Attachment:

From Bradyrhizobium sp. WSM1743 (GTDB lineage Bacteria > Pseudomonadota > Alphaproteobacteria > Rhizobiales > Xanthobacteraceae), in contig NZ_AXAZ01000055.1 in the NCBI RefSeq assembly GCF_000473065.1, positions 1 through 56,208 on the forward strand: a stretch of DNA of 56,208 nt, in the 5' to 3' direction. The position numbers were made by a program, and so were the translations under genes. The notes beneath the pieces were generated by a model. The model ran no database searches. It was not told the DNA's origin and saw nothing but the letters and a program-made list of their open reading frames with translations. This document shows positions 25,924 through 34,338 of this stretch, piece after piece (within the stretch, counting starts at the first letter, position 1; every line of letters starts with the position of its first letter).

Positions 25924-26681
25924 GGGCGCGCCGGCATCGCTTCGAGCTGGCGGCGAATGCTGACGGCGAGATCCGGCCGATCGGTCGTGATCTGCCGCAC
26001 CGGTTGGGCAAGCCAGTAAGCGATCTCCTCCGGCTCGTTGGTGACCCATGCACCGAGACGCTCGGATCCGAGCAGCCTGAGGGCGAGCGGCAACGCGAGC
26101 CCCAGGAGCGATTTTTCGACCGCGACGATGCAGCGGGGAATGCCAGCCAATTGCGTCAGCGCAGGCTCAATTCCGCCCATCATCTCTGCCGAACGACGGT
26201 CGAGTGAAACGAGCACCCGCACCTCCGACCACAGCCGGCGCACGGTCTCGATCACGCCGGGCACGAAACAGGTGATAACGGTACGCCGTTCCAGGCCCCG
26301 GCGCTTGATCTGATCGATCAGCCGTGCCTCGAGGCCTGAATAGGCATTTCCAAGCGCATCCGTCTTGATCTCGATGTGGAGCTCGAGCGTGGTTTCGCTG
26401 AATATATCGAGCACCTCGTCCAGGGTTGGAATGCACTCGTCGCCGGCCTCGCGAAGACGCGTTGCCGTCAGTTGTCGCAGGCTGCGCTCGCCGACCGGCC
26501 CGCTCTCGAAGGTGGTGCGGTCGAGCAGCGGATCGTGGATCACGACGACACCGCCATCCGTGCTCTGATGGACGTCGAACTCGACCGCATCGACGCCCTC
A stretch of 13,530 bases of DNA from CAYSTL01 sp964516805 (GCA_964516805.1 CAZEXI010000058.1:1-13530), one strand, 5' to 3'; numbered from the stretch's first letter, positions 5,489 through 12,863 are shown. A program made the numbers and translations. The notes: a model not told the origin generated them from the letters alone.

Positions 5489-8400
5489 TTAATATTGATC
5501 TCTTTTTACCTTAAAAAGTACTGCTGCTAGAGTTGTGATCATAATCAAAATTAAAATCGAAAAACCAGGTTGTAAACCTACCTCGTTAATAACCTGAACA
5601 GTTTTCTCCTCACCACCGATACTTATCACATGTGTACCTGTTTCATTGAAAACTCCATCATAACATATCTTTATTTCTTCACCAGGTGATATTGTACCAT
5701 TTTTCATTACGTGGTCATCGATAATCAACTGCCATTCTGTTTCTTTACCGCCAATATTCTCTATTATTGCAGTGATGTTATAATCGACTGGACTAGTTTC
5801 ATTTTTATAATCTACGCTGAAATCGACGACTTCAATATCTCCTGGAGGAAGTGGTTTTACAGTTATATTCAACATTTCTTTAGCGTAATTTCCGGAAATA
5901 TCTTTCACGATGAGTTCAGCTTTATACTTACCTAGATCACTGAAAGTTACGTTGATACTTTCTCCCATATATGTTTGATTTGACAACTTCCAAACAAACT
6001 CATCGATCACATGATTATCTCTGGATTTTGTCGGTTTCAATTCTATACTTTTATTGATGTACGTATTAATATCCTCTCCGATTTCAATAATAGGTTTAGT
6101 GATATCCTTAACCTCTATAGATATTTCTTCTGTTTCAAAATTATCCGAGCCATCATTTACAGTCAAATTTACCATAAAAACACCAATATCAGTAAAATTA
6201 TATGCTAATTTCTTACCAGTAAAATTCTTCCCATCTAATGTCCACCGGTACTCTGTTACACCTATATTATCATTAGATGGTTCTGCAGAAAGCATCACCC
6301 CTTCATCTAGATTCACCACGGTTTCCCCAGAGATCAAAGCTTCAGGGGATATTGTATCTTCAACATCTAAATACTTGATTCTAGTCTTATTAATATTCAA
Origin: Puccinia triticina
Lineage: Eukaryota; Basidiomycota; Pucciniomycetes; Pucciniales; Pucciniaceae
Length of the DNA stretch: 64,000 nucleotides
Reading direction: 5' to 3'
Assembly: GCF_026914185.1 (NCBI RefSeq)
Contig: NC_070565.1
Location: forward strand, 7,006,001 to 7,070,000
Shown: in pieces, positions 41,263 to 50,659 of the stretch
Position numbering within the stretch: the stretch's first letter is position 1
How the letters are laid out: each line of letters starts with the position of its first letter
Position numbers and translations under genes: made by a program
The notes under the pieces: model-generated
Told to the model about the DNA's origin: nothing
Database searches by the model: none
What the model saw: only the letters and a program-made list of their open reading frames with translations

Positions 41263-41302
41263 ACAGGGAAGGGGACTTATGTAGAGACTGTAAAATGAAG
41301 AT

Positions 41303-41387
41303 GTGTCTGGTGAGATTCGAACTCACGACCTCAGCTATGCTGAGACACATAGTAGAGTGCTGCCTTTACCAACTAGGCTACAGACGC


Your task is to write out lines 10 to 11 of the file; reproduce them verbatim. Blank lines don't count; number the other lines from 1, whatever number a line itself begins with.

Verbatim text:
A stretch of 13,530 bases of DNA from CAYSTL01 sp964516805 (GCA_964516805.1 CAZEXI010000058.1:1-13530), one strand, 5' to 3'; numbered from the stretch's first letter, positions 5,489 through 12,863 are shown. A program made the numbers and translations. The notes: a model not told the origin generated them from the letters alone.

Positions 5489-8400